One of repeated comments was that casings on z11 are not working well. Therefore I prepared also another casingless variant for z11. Below are test renderings for some places (current rendering, rendering from PR, potential rendering using low zoom styling for z11)



Iceland, Reykjavik




New Jersey

Rural UK


z11 will be now using casingless style, especially as attempt to improve casings on low zoom by reducing it failed to solve problems with pixelated casings and managed to create new.

Improving the OSM map - why don't we? [10]

Posted by marczoutendijk on 13 August 2015 in English (English)

Fix the fixme/FIXME/FixMe/Fixme/Fixme: !!

During my research of the taginfo database, more than once I was staring flabbergasted to the proliferation of keys.
In normal use a single key with its value would give enough information to describe the object you just created. E.g. the shop=* key. The value for that key comes from the suggested values in the wiki.
But what if one shop sells things that belong in various categories from the wiki? Like this one: You cannot add 5 shop keys to one node (which is ok and according to the rules of good database design; any key should exist only once for a given object). Suppose you could, which one should the renderer show? All 5? On the same spot on the map? You must be kidding!
So what now? Should you add a new node for every shop-type, including all the address information? Or should you just tag it with shop=food and possible list all the different values in a note? For this particular case the choice of the mapper wasn't all that wrong, although I would have preferred a different solution.

On now to the fixme-chaos!

Why are so many people coming up with a new variation on the very well defined fixme key ?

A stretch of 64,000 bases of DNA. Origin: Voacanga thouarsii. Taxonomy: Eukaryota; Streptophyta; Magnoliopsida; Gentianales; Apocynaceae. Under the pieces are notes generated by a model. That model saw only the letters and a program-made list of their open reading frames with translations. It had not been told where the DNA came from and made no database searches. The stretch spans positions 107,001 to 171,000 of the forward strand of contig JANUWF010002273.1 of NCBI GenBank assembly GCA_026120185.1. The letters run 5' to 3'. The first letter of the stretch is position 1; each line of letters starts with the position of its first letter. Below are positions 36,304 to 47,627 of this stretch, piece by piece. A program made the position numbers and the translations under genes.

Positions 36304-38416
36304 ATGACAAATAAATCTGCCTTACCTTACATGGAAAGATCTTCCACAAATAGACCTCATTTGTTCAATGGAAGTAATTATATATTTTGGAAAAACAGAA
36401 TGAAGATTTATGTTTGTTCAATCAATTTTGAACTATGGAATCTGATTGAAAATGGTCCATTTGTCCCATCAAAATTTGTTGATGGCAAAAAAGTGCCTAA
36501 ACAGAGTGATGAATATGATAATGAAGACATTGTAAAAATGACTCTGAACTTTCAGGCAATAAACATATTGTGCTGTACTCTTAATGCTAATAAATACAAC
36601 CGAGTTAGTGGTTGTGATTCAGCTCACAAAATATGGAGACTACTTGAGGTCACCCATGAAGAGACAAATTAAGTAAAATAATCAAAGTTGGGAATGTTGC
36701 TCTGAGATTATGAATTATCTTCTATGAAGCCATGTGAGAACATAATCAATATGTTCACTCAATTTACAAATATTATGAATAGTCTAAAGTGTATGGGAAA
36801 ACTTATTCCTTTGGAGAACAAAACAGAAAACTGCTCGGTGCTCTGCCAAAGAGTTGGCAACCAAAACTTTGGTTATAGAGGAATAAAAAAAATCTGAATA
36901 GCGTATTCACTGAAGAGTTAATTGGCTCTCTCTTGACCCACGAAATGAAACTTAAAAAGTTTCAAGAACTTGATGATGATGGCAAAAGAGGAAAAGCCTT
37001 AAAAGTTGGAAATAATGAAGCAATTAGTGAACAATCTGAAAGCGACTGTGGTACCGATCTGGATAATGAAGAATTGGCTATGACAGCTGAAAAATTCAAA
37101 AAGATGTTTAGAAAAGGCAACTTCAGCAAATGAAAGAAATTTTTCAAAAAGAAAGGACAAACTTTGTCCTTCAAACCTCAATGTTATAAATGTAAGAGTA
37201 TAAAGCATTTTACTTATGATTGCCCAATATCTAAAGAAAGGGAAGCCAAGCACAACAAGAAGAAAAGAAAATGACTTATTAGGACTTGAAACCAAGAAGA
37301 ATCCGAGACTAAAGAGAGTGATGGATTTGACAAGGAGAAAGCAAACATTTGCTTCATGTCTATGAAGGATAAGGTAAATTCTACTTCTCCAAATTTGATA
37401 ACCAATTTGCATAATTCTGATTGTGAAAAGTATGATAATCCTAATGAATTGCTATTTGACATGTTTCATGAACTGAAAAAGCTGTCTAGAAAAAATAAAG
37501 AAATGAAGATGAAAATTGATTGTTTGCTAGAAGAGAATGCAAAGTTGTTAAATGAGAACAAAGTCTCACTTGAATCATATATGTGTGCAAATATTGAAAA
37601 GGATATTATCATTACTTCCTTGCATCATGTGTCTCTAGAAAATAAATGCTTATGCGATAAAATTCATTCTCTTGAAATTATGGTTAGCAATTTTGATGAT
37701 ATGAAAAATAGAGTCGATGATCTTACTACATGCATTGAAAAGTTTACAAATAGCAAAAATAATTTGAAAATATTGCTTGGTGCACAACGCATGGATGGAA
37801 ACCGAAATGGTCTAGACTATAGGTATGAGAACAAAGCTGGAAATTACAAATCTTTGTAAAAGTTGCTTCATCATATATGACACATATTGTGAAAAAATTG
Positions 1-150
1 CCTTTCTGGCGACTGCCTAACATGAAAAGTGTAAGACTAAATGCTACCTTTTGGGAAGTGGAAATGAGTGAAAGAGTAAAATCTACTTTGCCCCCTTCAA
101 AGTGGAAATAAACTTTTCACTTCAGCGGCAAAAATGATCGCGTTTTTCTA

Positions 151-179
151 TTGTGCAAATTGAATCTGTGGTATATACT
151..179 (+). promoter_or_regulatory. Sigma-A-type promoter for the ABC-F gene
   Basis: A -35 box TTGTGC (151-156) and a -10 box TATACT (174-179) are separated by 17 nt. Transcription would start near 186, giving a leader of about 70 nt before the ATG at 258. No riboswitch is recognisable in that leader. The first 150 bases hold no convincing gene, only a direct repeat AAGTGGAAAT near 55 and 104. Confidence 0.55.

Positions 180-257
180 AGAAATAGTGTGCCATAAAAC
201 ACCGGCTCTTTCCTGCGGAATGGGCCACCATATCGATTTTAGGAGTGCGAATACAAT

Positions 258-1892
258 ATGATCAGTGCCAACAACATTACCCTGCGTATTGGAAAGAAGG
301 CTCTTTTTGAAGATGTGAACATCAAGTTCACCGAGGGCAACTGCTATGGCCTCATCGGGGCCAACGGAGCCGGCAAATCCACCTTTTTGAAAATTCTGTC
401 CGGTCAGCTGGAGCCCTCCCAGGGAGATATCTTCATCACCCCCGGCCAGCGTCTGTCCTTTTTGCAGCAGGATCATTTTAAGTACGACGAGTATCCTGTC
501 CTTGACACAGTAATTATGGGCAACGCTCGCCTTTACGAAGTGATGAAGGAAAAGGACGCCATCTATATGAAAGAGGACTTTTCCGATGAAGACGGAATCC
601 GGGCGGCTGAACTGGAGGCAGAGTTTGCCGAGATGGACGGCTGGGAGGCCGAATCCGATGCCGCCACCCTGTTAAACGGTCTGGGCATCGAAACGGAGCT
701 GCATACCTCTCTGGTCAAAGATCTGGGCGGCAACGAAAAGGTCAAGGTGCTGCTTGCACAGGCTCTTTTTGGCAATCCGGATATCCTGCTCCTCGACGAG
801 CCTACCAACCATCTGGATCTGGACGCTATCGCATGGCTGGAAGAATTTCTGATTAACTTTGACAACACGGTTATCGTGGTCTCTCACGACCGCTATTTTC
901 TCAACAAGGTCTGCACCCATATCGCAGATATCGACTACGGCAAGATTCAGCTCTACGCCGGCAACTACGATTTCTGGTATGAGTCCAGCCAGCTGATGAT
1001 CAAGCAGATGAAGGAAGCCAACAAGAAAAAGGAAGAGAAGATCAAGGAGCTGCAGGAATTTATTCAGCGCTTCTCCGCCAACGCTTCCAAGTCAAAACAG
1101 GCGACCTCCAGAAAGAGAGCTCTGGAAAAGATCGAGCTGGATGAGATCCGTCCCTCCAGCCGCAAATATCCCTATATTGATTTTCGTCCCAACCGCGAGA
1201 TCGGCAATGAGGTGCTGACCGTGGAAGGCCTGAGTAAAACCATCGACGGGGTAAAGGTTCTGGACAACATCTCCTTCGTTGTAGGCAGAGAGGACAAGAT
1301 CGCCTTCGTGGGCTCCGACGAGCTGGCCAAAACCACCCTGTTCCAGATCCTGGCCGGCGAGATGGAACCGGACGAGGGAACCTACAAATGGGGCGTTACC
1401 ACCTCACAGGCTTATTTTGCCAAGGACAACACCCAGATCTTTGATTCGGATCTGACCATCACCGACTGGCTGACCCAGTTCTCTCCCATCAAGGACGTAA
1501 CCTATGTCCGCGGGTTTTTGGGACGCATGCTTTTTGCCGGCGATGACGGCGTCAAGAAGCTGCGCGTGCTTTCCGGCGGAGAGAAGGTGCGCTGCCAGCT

Below you see an overview of the most of those variations.
The number of times used is also in the list. The first (and most used) 2 are:
I do have a question about the second version:
Is the FIXME more urgent to fix than the fixme?
Do we have name and NAME, shop and SHOP, landuse and LANDUSE? (For LANDUSE the answer is yes but used only 2498 times, and Landuse is used 31 times. For NAME the answer is alo yes, 393 times).
But do we NEED those uppercase versions?
I don't care that they are being used probably because of typing errors, I do care about a system which enforces consistent and reliable data entry.

Almost always it is possible to just have one single key and explain in the value of that key what needs to be fixed.
and not:
fixme=admin_level should be 7,8
If you argue that it is more clear in this way (at first sight) what needs to be fixed, then I start a proposal that we should start using:
shop:bakery=yes instead of shop=bakery
amenity:bench=yes instead of amenity=bench
landuse:grass=yes instead of landuse=grass
Maybe even better is shop:bakery:yes=true and then use shop:bakery:yes=false for the Butcher?
Got the picture?

One reason I could think of why there exist so many variations is this: Why did the mapper use 4 times FIXME:X (he should have used fixme:x in the first place) and not just put all the city names - that apparently are missing from the map - in one single fixme=longlistofcitynames?
The reason is that no keyvalue can be longer than 255 characters, a stupid limitation that in current database design is absolutely not necessary.
Read the comments to my diary entry and read this.

Why are so many variations a problem?

Given the fact that OSM is a mondial database, it is logical that we need a greater number of tags to describe shops worldwide than we need to describe shops just in the UK. Cultural and social differences are reflected in the database and we should allow for it and respect it.
But so many keys are being used so little that we really need to think about ways to get a more consistent database.